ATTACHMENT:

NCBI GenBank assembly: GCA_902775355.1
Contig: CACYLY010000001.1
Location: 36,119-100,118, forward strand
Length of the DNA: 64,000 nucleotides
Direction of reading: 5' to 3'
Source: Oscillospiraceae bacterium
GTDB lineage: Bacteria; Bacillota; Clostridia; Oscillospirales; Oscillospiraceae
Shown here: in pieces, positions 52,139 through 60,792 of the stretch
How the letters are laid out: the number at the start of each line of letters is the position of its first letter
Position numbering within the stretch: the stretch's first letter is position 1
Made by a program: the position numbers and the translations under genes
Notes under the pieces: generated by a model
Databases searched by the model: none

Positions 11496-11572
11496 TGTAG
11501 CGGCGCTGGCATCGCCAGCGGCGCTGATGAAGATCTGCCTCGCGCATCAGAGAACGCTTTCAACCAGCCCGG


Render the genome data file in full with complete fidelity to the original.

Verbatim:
NCBI GenBank assembly: GCA_902775355.1
Contig: CACYLY010000001.1
Location: 36,119-100,118, forward strand
Length of the DNA: 64,000 nucleotides
Direction of reading: 5' to 3'
Source: Oscillospiraceae bacterium
GTDB lineage: Bacteria; Bacillota; Clostridia; Oscillospirales; Oscillospiraceae
Shown here: in pieces, positions 52,139 through 60,792 of the stretch
How the letters are laid out: the number at the start of each line of letters is the position of its first letter
Position numbering within the stretch: the stretch's first letter is position 1
Made by a program: the position numbers and the translations under genes
Notes under the pieces: generated by a model
Databases searched by the model: none

Positions 11496-11572
11496 TGTAG
11501 CGGCGCTGGCATCGCCAGCGGCGCTGATGAAGATCTGCCTCGCGCATCAGAGAACGCTTTCAACCAGCCCGG